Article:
Tsunami Park Skyscraper

By:  | May - 2 - 2022

Second Place
2022 Skyscraper Competition

Wang Jue,  Zhang Qian, Zhang Changsheng, Li Muchun, Xu Jing

People are often afraid of tsunamis. Technological advances have not led to sufficient measures to withstand tsunamis. When a tsunami strikes, people are still helpless. The Pacific Rim, which is linked to all four major tectonic plates, has the highest tsunami rate in the world, with more frequent undersea fluctuations. For example, the volcanic eruption in Tonga on 14 January 2022 resulted in a tsunami threat to the entire Pacific Rim region.

It is therefore envisaged that a skyscraper will be built in front of Tonga’s long and narrow coastline. The aim was to reduce the biological and ecological damage caused by the tsunami. We use the edge wave effect of tsunamis to advance the tsunami wave so that the building is in the sea to dissipate it when it has not yet inundated the city.

Mangroves are woody plant communities in the intertidal zone of tropical and subtropical coasts, with developed root systems and staggering growth, which have the best effect on tsunami mitigation. Therefore, the skyscraper is inspired by the principle and mechanism of mangrove resistance to tsunamis, and consists of a single unit aggregated to form a vast complex along the coastline. Each cell consists of a bottom pillar and a top multi-level platform. The bottom pillar is made up of thick concrete columns that form a porous structure to dissipate the enormous force of the tsunami, while the upper platforms are of varying sizes, heights, and interconnections to carry people’s lives.

This skyscraper has two functional states, the normal state, and the disaster state. In the normal state, at the lower end of the columns, which is at sea level, people can use the space between the concrete columns for tidal fishing and water bazaars. This is where recreation, gathering, and fishing take place. And when a tsunami hits, the upper part of the building functions to absorb the waves of the tsunami. Each level of the building has a water cistern, and the absorbed water is transferred through columns to the underground desalination area for treatment. The underground desalination area is also capable of desalination and energy conversion during normal conditions, using the ebb and flow of the tides. Our solution strategy is therefore to turn a disaster into something, which means conforming to the tsunami, rather than fighting it. Transforming the catastrophic nature of the tsunami into a gift from nature to mankind.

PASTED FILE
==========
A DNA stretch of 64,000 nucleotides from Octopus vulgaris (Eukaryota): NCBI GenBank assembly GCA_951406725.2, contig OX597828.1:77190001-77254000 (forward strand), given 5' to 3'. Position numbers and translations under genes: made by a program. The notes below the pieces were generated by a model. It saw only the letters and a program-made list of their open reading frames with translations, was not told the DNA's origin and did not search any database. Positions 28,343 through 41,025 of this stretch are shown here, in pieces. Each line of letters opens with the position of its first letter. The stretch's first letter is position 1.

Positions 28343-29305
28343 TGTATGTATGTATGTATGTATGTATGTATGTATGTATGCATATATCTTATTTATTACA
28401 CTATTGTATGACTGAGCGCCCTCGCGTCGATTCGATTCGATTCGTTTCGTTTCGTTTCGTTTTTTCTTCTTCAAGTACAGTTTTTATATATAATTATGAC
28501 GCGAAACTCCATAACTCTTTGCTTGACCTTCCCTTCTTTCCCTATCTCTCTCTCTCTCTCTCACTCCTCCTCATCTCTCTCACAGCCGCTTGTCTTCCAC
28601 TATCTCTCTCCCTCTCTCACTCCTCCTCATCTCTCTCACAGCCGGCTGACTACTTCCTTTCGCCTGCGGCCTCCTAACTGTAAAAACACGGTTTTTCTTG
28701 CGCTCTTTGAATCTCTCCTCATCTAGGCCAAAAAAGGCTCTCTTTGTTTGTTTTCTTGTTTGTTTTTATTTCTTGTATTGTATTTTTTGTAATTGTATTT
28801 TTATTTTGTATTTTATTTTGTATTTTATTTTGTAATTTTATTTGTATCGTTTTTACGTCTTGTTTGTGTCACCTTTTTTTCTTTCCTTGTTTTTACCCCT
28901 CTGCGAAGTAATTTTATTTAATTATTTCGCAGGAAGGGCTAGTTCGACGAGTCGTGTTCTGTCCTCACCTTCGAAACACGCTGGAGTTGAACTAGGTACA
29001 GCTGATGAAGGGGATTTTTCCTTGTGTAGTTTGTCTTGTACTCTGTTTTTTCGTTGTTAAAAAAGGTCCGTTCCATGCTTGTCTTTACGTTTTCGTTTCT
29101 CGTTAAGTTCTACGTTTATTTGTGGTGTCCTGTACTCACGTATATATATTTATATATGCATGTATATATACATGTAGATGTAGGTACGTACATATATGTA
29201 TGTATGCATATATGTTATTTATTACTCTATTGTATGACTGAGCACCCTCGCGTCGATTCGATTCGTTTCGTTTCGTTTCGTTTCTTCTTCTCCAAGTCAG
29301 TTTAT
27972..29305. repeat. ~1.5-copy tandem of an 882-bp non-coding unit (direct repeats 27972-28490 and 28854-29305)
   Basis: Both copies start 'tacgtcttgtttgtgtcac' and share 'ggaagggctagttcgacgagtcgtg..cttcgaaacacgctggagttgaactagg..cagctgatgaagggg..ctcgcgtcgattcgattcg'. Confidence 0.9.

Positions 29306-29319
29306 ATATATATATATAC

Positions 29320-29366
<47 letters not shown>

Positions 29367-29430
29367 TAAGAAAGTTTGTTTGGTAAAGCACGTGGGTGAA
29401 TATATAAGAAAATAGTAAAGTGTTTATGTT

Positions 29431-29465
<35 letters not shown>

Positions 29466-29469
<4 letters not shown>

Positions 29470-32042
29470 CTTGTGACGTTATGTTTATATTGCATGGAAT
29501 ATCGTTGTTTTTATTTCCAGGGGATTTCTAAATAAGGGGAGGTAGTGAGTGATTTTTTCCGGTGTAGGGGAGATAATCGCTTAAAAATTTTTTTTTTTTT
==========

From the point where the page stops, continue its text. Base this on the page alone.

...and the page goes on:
The terrace at the top of the building is a ‘garden in the sky’ where people can relax and enjoy themselves. Low shrubs, gardens and water cisterns are planted on the terrace to provide a degree of amenity and dissipate the power of the tsunami. When a tsunami strikes, the high level of the platform becomes a safe place, making it a perfect place for people to ‘watch’ the tsunami and, in this relaxed way, to be less afraid of it. The interior of the building is a place for cultural activities for the local population, for exhibitions to enrich people’s lives, and for the storage of first aid supplies to ensure that people are well supplied in the event of a disaster.

Each of the concrete columns has a complex structure inside that allows for the collection, storage, purification and transport of the water, as well as vertical traffic. The seawater from the tsunami is collected by the concrete columns and transported underground to the bottom of the complex, where it is desalinated by the purification facilities placed there and then transported inland via pipelines, thus ensuring that water resources are scarce in the aftermath of the tsunami.

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